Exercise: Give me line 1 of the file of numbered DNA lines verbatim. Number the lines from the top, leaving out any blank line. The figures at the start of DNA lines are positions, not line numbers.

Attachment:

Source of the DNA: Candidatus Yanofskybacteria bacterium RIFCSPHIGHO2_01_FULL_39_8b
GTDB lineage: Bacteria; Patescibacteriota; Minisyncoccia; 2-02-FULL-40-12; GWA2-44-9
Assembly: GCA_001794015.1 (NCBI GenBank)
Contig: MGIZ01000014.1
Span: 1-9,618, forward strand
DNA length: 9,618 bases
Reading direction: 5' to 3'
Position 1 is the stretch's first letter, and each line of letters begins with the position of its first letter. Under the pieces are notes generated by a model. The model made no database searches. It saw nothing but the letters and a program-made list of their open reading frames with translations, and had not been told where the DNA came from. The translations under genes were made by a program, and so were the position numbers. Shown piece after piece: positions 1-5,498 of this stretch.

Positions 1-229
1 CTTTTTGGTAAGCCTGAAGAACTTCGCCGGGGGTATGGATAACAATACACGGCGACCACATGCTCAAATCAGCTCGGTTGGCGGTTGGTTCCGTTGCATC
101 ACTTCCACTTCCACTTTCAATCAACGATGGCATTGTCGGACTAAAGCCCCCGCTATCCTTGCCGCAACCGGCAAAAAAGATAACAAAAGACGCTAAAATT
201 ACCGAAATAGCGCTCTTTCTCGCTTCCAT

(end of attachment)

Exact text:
Source of the DNA: Candidatus Yanofskybacteria bacterium RIFCSPHIGHO2_01_FULL_39_8b